By David Cruz
While the rest of us are just now focusing on this storm, weather watchers — including meteorologists, utility officials and emergency responders — have had their eyes on Hurricane Sandy for a week. And at utilities around the state, including PSE&G in Newark, they’re getting ready for a long weekend.
“We’ve arranged for crews from other utilities to be available to us to come to New Jersey to help us out if needed. We’re making sure that all of our vehicles are fueled and ready to go with equipment, so we’re getting as prepared as we can get for a storm like this,” said PSE&G spokesperson Karen Johnson.
In case you may think that — as is sometimes the case — storm hype will exceed actual storm impact, officials advise against you being too cool to be ready. Something wicked this way comes, they say, and it’s best to have an excess of caution than a deficit of preparedness, especially if you’re near a body of water like, say, the Passaic River.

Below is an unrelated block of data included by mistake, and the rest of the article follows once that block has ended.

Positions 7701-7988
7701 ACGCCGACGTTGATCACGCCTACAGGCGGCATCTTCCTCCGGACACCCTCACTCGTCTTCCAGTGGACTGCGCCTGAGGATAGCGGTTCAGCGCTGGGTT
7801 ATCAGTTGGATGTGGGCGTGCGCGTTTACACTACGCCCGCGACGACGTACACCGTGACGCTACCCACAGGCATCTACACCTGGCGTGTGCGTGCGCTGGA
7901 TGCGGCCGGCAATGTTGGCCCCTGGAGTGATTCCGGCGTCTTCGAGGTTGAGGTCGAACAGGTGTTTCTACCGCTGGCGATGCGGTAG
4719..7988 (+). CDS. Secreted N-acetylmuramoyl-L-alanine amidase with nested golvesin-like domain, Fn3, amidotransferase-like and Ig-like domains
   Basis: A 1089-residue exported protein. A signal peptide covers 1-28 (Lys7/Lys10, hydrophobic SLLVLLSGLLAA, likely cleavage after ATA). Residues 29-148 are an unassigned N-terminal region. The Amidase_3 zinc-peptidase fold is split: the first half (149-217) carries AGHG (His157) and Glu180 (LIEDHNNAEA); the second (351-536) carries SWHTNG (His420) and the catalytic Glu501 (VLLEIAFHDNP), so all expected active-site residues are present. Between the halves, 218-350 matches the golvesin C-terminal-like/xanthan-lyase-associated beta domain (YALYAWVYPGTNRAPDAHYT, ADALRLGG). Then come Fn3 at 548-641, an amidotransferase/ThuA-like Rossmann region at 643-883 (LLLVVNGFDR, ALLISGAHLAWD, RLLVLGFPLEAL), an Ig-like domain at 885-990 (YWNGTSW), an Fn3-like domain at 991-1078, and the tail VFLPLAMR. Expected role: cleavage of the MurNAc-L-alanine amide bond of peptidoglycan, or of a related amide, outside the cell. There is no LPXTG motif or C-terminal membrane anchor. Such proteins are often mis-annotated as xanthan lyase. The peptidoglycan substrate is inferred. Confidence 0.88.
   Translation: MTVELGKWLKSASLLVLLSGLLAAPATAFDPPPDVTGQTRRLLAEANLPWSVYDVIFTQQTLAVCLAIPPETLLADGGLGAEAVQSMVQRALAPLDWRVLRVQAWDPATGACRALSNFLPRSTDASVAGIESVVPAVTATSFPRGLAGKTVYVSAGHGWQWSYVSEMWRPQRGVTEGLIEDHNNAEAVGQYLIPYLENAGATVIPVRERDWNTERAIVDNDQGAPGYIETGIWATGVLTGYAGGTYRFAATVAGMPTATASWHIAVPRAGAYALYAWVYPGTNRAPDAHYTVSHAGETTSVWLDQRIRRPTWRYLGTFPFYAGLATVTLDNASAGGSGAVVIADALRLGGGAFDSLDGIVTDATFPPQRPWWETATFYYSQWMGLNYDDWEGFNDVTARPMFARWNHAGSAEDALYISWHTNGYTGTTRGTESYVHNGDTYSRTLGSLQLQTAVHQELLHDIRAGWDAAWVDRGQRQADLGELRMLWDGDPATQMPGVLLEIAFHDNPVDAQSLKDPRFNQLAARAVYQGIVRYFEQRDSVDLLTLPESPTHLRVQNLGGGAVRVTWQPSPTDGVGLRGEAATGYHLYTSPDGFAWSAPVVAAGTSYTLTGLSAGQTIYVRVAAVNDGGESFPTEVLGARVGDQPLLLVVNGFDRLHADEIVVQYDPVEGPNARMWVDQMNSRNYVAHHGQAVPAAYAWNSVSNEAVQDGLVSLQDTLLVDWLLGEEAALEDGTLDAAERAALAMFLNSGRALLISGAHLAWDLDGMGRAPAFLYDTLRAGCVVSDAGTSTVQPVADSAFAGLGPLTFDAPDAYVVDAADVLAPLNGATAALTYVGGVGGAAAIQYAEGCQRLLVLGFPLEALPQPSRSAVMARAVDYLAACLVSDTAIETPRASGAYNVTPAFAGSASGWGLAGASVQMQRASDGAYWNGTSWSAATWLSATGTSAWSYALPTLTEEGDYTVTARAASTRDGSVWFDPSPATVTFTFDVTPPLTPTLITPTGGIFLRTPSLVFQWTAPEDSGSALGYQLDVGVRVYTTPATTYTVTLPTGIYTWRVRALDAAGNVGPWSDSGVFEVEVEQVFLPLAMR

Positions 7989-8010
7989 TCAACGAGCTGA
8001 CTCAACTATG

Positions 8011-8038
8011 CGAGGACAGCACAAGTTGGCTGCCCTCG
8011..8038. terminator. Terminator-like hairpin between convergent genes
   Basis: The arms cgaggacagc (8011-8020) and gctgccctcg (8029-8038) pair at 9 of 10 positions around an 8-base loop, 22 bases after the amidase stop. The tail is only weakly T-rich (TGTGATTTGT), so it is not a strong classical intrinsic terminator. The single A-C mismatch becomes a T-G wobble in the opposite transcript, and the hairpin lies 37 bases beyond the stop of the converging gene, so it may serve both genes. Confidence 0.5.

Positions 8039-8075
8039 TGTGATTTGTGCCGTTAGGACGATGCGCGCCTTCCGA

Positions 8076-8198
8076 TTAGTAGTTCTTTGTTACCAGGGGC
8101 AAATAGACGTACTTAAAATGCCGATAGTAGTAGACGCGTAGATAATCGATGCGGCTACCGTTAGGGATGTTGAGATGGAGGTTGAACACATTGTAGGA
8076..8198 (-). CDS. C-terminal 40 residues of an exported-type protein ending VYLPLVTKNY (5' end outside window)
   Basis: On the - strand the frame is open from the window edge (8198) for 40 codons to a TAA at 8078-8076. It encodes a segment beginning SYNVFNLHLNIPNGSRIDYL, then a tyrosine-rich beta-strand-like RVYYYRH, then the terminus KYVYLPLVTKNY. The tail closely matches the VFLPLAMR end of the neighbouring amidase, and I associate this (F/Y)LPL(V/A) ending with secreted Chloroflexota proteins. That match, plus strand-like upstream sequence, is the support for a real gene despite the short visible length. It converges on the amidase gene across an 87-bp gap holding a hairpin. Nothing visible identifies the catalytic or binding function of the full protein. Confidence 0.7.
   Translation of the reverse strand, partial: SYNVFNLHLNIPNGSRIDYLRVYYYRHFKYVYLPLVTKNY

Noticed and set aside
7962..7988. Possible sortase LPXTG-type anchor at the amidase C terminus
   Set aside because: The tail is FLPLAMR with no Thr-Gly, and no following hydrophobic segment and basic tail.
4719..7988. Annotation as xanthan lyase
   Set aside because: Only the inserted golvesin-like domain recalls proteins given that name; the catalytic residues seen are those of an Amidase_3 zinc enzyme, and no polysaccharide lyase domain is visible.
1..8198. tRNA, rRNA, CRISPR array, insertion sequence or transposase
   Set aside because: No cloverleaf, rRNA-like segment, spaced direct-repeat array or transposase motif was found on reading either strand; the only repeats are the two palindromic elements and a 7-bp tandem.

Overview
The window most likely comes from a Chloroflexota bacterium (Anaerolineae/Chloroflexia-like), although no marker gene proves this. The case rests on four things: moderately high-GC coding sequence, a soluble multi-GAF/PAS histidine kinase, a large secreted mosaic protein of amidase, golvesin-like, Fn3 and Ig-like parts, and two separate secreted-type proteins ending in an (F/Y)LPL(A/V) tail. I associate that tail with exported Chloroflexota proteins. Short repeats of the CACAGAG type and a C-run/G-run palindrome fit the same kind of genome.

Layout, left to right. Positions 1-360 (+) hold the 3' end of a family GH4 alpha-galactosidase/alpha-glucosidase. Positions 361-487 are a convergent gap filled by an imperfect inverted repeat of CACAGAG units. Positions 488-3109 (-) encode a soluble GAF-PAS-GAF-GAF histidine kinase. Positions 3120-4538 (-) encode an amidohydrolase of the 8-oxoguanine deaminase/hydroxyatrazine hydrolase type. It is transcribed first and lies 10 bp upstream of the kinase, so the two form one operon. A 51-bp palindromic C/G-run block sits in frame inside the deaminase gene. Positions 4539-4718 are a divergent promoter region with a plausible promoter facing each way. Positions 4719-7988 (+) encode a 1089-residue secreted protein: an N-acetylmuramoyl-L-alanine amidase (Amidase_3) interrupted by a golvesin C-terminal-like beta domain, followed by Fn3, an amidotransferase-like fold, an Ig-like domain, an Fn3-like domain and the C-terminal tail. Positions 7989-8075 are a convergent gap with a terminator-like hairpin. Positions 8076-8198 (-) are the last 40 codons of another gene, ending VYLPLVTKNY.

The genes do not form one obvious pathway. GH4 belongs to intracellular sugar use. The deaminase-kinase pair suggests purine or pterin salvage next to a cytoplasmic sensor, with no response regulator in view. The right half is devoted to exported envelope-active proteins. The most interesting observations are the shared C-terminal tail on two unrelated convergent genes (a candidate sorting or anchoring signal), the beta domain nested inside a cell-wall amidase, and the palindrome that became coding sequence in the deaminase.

“We always have a major concern when it comes to [flooding in] Fairfield, Millburn, all the towns that are along the Passaic River, my town, Nutley, we’re concerned about them all,” said Essex County Executive Joe DiVincenzo. “If the storm hits us head on, we can get six to 10 inches, but right now it looks like three to five, but that could change, and we’re ready.”
Flashlights are better than candles, officials say. Fresh batteries, as much bottled water as you can store and fully charge those mobile devices, so you can follow updates online are all recommended. PSE&G, Jersey Central Power & Light and Atlantic City Electric say they’ll be active on social media throughout the emergency. Officials say, stay informed. This storm could have lots of rain, heavy winds and, in a worst-case scenario, meet up with a cold front from the west and make for a white Halloween.
“Listen, we’re preparing and we’re preparing for the worst, and that’s what we always think,” added DiVincenzo.
The Passaic River is calm today, but drunk on six or seven inches of rain and under a full moon, she can do a lot of damage to surrounding communities. Authorities admit they’re not sure what course this storm is going to take but the message they’re putting out today is: we’re getting ready, and you should do the same.